While most of Summit County sleeps, Daniel McVey is outside, pointing his camera up at the night sky. The results are vast images of starry fields and constellations, with familiar Summit landmarks in the foreground.
Throughout the month of March, McVey’s photography will be on display at the Breckenridge Theatre Gallery, in the lobby of the Backstage Theatre. The space features a different local artist monthly, with an opening reception night. Artwork is viewable during box office and theater hours.
McVey’s work was featured at the Backstage Theatre Gallery last year, as well. The nightscapes on display this month are new photos that have not yet been displayed in Breckenridge. They feature the Milky Way, the moon and various constellations as seen around Summit County, such as over Lake Dillon or behind the Tenmile Range.
McVey grew up on the East Coast, near Philadelphia, and relocated to Summit County about 12 years ago.
“When I was a kid, they would talk about (how) there are so many stars in the sky, you can’t even count them,” he said. Living so close to a big city, he didn’t experience the sky’s full starry potential until he came out West.
“When I first moved to Colorado, I bought a little aim-and-shoot camera, not even as good as an iPhone camera today,” he said. Exploring the outdoors in Summit County inspired him to become more serious about his photography hobby.
“Being out in the mountains at night, the glow of the mountains at night — I just wanted to capture those things,” he said.
Of all the heavenly bodies that come across his lens, his favorite is one that others might not expect.
“My favorite thing to photograph is actually Venus, which surprises people, and what draws me to it is it’s so bright, but not overpowering,” he said. “The moon, it’s extremely bright. … Venus is a little more subtle. It’s kind of like a morning star. People are drawn to it.”
McVey’s work is on display at a number of galleries, including the Denver Photo Art Gallery in Denver and the Colorado Mountain Art Gallery in Georgetown. He is also a member of the Evergreen Art Society.
The night sky is only part of McVey’s Breckenridge gallery show. He is also unveiling his Gore Range Monochrome series — his first presentation of non-night sky subjects.
“It’s really dramatic photos of the Gore Range with interesting light. I guess ‘drama’ is really the key word for them,” McVey said. “It’s all situations where the weather just broke, or it’s morning and you’re getting this really interesting light.”
McVey chose to present his subjects of light and drama in monochrome rather than full color and in subtle cream tones instead of more traditional sepia.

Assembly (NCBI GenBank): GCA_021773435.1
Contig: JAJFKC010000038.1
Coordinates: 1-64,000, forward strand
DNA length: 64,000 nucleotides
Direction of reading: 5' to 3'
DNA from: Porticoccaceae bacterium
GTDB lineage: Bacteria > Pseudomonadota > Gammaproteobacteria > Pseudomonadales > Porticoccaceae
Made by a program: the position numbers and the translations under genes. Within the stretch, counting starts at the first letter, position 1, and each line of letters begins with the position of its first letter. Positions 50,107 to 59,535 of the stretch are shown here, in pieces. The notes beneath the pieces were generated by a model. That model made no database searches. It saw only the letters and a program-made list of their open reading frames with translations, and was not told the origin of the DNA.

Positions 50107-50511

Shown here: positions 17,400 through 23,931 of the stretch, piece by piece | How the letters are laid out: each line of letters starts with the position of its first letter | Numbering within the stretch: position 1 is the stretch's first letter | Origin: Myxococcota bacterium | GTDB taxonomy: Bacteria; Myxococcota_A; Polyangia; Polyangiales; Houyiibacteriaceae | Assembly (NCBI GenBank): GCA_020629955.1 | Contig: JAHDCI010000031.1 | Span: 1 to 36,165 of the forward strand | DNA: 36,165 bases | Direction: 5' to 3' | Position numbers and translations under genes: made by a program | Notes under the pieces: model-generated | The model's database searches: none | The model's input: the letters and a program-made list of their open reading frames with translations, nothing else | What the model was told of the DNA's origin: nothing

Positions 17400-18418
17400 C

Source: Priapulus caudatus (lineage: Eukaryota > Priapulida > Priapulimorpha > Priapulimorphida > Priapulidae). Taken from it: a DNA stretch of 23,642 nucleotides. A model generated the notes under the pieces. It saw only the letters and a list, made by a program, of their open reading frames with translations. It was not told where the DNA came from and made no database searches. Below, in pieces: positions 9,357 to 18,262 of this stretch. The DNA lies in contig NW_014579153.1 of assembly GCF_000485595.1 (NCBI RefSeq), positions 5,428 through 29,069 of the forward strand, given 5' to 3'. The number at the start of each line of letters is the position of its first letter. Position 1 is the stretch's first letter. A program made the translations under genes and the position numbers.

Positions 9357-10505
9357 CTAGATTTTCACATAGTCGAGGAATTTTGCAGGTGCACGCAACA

“It’s a modern take on a classic look,” he said, adding that the photos were a nod to masters such as Ansel Adams, who photographed stark black-and-white landscapes. McVey’s photos mostly range in size from 32-by-48 inches to 16-by-20, but his panoramic shot of Venus above the Tenmile Range in Frisco is 4 feet wide.
Getting the shot
In order to capture these unique images, McVey adheres to an unusual photography schedule, which is built around his full-time job and personal life.
“When I do go out, I’m usually going out around dusk. I like to shoot through the blue hour,” he said.
Each night is different, depending on the time and season, as the stars rotate above and the landscape changes below.
“It’s just nice to be out there, especially for the night photography. It’s so quiet,” he said.
Although he doesn’t photograph wildlife, McVey’s quiet nights out have led to many run-ins.
“I’ve seen a mountain lion, have had a moose run out in front of me. I’ve had a moose sneak up on me, I’ve had a herd of elk casually walk past me. I’ve been swooped at by an owl, that was kind of interesting, and I’ve had a fox walk up to me like it was my pet dog, I couldn’t believe it, I couldn’t even scare it away.”
Opportunity for artists
The Breckenridge Theatre Gallery has been featuring local artists for several years, everything from paintings and photographs to three-dimensional artwork such as jewelry, ceramics and sculptures.
“The focus is really to give local artists an opportunity to have a space where they can exhibit a body of work,” said Jenn Cram, manager of the Breckenridge Arts District.
Not only is the space provided, but the opening-night reception gives the artists a chance to discuss their work, as well.
“(The gallery) gives the artist the opportunity of having the experience of hanging the show, having an artist reception, talking about their work during the reception — so it’s great exposure and experience for them as far as showing in a gallery,” Cram said.
Every January, the gallery issues a “call to artists” to schedule showings for that year, one artist per month. Although that deadline has passed, Cram said that there are still a few openings, and that any interested artists should contact her directly at (970) 547-3116 to obtain an application.
“When I was a kid, they would talk about (how) there are so many stars in the sky, you can’t even count them.”